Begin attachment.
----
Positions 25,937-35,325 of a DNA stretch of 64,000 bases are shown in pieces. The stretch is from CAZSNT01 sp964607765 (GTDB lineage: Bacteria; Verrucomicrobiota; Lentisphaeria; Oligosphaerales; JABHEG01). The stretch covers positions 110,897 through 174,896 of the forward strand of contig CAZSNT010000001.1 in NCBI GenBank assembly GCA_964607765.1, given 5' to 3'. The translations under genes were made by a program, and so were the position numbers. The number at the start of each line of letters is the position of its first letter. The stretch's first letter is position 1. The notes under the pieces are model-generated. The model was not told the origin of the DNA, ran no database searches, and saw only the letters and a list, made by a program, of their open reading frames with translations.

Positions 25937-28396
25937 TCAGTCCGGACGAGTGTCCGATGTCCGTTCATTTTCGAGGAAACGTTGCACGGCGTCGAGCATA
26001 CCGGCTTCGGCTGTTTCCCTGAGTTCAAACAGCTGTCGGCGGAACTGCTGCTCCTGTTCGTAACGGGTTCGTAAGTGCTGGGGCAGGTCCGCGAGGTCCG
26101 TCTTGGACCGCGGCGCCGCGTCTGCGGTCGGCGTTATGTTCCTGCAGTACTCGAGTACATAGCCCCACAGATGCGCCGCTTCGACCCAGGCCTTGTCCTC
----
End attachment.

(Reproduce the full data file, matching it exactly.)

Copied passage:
Positions 25,937-35,325 of a DNA stretch of 64,000 bases are shown in pieces. The stretch is from CAZSNT01 sp964607765 (GTDB lineage: Bacteria; Verrucomicrobiota; Lentisphaeria; Oligosphaerales; JABHEG01). The stretch covers positions 110,897 through 174,896 of the forward strand of contig CAZSNT010000001.1 in NCBI GenBank assembly GCA_964607765.1, given 5' to 3'. The translations under genes were made by a program, and so were the position numbers. The number at the start of each line of letters is the position of its first letter. The stretch's first letter is position 1. The notes under the pieces are model-generated. The model was not told the origin of the DNA, ran no database searches, and saw only the letters and a list, made by a program, of their open reading frames with translations.

Positions 25937-28396
25937 TCAGTCCGGACGAGTGTCCGATGTCCGTTCATTTTCGAGGAAACGTTGCACGGCGTCGAGCATA
26001 CCGGCTTCGGCTGTTTCCCTGAGTTCAAACAGCTGTCGGCGGAACTGCTGCTCCTGTTCGTAACGGGTTCGTAAGTGCTGGGGCAGGTCCGCGAGGTCCG
26101 TCTTGGACCGCGGCGCCGCGTCTGCGGTCGGCGTTATGTTCCTGCAGTACTCGAGTACATAGCCCCACAGATGCGCCGCTTCGACCCAGGCCTTGTCCTC